McGill and Carleton Universities vote to revoke Mary Ellen Turpel-Lafond’s honorary doctorate

Mary Ellen Turpel-Lafond received her 12th honorary doctorate during a ceremony in November 2019 at Carleton University in Ottawa.  (Federation HSS/YouTube - photo credit)

Mary Ellen Turpel-Lafond received her 12th honorary doctorate during a ceremony in November 2019 at Carleton University in Ottawa. (Federation HSS/YouTube – photo credit)

Two other universities have stripped Mary Ellen Turpel-Lafond of honorary doctorates.

McGill University told CBC News the university’s Senate voted to revoke the honorary degree awarded to her in 2014. In a public statement the same day, Carleton University said the university’s Senate had accepted a motion to revoke its 2019 title.

Last fall, CBC published a story that cast doubt on Turpel-Lafonds’ claim of Indigenous ancestry. Following that story, a group called the Indigenous Women’s Collective and others across the country called on all universities that had awarded her honorary degrees to revoke them.

According to McGill, the University informed Turpel-Lafond of its decision, which was based on a recommendation from the university’s Committee on Honorary Degrees and Calls after the completion of a review process by an ad hoc subcommittee.

“Based on its work, the subcommittee found evidence questioning the validity of information about academic credentials and achievements in Ms. Turpel-Lafonds’ resume. He also acknowledged that her claims of being a contract Indian were the subject of important questions. ‘ McGill said in an email to CBC.

In a public statement, Carleton University justified its decision.

“The recommendation of the Senate Honorary Diploma Committee followed a process that included consultations with the university’s Indigenous Education Council and a careful review of all publicly available information,” the statement said.

“The evidence that has emerged about disputed claims to both Indigenous identity and academic credentials/awards were deemed to be overriding achievements that originally justified the award of the degree.”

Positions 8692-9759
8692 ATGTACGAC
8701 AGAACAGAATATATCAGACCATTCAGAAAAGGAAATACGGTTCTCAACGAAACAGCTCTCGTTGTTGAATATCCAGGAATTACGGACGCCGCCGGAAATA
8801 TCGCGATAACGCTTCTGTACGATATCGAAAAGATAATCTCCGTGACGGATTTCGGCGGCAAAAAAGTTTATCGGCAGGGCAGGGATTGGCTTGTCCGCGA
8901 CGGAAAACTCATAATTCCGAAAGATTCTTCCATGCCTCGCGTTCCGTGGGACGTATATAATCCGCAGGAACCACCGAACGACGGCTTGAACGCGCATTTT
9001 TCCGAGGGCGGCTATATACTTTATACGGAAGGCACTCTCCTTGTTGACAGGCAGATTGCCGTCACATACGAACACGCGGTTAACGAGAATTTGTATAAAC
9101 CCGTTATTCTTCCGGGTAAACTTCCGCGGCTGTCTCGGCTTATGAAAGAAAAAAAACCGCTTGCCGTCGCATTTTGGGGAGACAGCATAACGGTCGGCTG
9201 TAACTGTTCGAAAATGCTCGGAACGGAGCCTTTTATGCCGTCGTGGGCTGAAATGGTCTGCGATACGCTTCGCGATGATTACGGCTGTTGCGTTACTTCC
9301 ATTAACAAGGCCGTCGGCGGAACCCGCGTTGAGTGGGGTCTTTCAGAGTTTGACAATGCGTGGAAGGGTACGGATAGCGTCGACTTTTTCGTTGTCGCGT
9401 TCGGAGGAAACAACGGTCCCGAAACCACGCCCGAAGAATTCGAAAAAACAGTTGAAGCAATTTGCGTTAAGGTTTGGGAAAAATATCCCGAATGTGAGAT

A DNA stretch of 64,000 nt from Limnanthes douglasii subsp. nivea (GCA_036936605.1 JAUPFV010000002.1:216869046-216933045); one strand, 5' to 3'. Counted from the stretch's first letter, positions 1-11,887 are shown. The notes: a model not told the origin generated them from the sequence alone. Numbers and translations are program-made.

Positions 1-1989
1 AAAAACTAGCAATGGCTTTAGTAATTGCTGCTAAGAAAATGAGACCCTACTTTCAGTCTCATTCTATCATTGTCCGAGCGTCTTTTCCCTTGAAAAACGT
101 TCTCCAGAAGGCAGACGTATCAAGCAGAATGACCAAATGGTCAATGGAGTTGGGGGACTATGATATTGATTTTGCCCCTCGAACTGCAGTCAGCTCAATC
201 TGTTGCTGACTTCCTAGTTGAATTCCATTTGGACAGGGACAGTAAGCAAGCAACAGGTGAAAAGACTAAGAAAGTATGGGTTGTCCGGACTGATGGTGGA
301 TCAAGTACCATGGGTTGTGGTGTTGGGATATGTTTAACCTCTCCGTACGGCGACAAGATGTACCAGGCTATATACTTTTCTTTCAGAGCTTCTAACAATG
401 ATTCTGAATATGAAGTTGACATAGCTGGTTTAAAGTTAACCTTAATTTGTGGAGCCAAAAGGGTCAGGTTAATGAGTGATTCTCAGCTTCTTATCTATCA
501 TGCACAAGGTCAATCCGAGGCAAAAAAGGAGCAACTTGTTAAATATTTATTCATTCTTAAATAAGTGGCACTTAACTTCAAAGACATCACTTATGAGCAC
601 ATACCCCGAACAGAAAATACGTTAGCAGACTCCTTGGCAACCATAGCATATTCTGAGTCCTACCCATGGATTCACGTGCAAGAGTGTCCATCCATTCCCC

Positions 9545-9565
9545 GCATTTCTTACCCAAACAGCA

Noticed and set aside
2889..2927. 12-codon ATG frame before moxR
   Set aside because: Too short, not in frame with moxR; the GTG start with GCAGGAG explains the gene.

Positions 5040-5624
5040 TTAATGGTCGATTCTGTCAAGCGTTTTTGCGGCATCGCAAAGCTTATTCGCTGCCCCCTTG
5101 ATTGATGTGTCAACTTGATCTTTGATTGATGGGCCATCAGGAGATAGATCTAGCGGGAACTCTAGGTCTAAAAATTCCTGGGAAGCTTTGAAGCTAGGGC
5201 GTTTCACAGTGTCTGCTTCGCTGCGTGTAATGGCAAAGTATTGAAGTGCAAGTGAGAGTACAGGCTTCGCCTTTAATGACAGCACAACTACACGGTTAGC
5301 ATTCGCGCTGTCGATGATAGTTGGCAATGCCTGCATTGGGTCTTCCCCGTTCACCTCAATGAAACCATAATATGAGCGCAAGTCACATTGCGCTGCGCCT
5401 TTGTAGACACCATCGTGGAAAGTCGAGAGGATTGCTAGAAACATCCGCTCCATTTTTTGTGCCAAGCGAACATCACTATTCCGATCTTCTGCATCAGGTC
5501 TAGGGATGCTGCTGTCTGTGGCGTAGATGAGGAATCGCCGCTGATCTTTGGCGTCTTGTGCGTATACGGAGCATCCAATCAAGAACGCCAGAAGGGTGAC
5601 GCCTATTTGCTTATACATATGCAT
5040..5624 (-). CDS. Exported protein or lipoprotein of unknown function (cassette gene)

WATCH| In 2014, Turpel-Lafond was the focus of McGill Law School’s inaugural ceremony to receive its eighth honorary Doctor of Laws degree:

Turpel-Lafond has received honorary doctorates from 11 Canadian universities. All of them have said they are considering demands by the Indigenous women collective to have these honors revoked.

Earlier this month, the University of Regina announced that it had revoked Turpel-Lafond’s honorary doctorate in 2003. The U of R’s decision marked the first time a university had revoked a degree.

Turpel-Lafond has also voluntarily returned honorary degrees from Vancouver Island University in Nanaimo, BC and Royal Roads University in Victoria.

In a statement earlier this month, the Indigenous Women’s Collective praised the U of R’s “determined action.”

“We applaud the University of Regina for their courage and commitment to upholding academic integrity, denouncing Indigenous identity fraud, and acting in a spirit of truth and reconciliation,” the statement said.

The group said the decision by the two Vancouver Island universities to accept the awards’ voluntary return was a mistake because they “failed to preserve academic integrity by holding Ms. Turpel-Lafond accountable for her actions.” .

The group has called on Canada’s governor-general to revoke the Order of Canada awarded to Turpel-Lafond in December 2021.

“In light of Ms. Turpel-Lafond’s continued refusal to provide reasonable explanations for refuted claims of indigenousness, we call on the Governor General of Canada to denounce Indigenous identity theft and end the Order of Canada bestowed on Ms. Turpel-Lafond,” said the statement says.


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